21 CATALYST #3: Use Risk Intelligence to Drive Excellent Performance Risk and performance are linked. Develop an understanding of the relationship between the drivers of your performance and your risk. It enables you to anticipate the future and gives you more time to think, plan and innovate *. Ultimately, you’ll experience fewer downside risk events and be able to exploit more upside risks. ASK YOURSELF: Has my organization linked its risk and performance indicators? Not to be reproduced without permission. *See Risk Management Made Simple Advisory ‘New Subscriber Bonus’ for how to map the link between drivers of risk & performance. *See June 2008 issue of Risk Management Made Simple Advisory for article: “The Anticipation Advantage”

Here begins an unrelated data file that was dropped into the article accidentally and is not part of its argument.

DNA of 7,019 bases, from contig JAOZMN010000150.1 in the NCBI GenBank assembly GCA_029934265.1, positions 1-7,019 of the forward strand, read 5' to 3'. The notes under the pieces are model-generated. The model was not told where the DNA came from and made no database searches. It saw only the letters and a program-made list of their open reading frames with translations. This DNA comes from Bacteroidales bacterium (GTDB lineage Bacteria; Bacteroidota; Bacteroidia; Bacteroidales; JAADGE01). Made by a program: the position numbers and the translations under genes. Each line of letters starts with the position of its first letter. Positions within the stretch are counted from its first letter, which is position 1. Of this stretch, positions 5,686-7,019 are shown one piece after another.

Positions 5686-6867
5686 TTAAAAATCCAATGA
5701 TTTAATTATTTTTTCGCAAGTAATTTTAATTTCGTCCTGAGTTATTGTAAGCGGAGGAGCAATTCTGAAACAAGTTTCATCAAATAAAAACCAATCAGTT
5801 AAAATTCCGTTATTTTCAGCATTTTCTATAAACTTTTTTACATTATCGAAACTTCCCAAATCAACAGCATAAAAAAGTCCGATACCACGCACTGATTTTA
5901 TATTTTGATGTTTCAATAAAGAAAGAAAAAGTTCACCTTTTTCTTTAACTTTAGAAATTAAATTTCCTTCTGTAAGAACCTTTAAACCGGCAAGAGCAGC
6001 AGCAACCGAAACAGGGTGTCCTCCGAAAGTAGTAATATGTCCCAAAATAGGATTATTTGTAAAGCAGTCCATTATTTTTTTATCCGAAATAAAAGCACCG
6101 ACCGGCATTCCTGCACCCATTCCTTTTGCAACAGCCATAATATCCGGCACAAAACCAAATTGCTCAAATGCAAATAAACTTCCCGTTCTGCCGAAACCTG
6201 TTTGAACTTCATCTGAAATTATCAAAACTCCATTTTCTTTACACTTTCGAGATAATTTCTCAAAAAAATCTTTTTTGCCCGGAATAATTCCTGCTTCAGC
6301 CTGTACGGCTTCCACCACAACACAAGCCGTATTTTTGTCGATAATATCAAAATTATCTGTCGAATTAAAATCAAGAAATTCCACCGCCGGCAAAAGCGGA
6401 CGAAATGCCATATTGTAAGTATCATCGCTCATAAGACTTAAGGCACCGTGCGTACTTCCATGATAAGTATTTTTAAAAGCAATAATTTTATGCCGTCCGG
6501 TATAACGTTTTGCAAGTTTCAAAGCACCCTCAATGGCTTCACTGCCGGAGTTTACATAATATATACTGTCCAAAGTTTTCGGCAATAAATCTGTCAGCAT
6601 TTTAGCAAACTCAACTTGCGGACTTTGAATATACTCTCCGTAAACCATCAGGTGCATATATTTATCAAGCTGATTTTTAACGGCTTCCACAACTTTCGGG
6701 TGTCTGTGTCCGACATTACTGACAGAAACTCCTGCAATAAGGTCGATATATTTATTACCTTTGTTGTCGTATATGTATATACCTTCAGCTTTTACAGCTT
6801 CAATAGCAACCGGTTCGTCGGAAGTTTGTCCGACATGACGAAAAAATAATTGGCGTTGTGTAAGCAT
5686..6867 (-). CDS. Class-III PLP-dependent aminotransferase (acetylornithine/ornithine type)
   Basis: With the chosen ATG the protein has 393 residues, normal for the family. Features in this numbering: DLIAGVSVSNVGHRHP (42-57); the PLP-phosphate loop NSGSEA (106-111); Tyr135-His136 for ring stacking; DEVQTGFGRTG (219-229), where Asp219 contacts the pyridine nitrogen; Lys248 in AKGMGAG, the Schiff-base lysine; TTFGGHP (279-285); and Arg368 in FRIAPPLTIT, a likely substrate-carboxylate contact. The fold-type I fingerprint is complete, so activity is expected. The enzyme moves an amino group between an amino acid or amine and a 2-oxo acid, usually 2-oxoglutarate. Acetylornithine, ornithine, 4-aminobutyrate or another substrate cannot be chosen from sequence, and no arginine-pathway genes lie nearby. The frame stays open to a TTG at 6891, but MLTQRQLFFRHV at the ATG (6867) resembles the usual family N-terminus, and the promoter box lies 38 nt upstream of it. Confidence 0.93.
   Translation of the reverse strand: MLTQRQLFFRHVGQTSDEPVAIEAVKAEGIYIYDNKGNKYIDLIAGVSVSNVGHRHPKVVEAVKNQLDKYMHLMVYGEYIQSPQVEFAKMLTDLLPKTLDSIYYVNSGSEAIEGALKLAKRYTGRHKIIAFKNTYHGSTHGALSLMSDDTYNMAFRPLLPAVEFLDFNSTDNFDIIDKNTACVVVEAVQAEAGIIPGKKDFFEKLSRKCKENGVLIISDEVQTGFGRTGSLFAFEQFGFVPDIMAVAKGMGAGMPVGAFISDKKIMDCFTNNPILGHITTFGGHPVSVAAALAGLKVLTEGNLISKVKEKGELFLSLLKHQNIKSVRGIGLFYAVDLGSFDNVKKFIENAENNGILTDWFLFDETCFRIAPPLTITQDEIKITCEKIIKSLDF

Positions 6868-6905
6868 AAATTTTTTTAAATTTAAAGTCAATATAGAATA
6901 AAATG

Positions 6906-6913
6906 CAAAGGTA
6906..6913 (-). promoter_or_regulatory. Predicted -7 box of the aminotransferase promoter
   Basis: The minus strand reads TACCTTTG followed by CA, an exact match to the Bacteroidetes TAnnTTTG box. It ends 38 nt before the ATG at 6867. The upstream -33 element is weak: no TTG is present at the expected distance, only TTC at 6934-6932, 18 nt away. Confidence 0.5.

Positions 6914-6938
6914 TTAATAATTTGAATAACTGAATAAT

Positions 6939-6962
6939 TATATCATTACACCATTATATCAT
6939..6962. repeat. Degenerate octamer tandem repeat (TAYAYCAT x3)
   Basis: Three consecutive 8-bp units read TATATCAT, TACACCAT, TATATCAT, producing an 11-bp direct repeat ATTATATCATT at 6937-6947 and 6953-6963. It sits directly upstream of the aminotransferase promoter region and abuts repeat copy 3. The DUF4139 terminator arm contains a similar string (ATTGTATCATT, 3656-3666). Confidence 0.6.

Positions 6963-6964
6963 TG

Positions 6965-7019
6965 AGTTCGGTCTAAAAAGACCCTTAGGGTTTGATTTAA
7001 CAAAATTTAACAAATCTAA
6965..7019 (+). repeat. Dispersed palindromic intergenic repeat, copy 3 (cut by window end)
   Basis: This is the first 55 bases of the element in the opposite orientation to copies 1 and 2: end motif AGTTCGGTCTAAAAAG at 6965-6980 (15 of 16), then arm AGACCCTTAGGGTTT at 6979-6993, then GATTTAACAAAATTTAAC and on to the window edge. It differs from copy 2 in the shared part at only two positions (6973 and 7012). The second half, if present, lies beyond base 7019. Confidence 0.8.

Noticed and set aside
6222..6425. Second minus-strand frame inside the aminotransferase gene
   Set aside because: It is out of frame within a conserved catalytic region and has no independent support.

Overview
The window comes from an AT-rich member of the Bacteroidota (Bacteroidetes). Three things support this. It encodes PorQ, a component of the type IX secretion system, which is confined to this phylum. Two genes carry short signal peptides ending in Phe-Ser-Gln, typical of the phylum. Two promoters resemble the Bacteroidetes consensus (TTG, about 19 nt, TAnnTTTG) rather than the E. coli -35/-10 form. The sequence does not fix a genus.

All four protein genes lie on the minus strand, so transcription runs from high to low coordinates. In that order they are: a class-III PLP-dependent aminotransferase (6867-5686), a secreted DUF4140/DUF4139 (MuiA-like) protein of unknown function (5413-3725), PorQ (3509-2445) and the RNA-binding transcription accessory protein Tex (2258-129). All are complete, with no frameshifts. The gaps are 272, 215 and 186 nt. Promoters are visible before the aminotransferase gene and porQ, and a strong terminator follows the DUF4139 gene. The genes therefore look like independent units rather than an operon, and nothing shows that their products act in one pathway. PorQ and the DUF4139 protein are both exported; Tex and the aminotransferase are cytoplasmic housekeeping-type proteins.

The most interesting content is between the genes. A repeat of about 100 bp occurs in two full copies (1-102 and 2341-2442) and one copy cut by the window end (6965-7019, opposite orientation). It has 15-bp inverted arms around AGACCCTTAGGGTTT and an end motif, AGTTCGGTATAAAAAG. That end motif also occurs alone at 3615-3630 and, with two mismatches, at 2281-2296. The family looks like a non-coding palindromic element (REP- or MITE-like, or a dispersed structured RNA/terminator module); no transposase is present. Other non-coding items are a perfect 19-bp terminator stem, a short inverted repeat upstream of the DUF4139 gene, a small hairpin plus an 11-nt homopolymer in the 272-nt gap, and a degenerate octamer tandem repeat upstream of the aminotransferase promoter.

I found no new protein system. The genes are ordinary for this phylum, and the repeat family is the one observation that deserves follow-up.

22 CATALYST #4: Foster Dissent and Inquiry (part 1) For a risk assessment process to be effective, it must bring to the surface all critical information for the decision at hand. This can’t be achieved if the organization has a culture of silence in which people are afraid to speak the truth. … Not to be reproduced without permission. Executive decisions “are made well only if based on the clash of conflicting views, the dialogue between different points of view, the choice between different judgments.” Peter Drucker ‘Decision-makers need to foster conflict and dissent to ensure that the course of action selected enables the organization to achieve its performance objectives in a way that optimizes resources and balances risk better than all other plausible alternatives.’ Michael Roberto ‘Great companies continually refine the path to greatness by confronting the brutal facts of reality.’ Jim Collins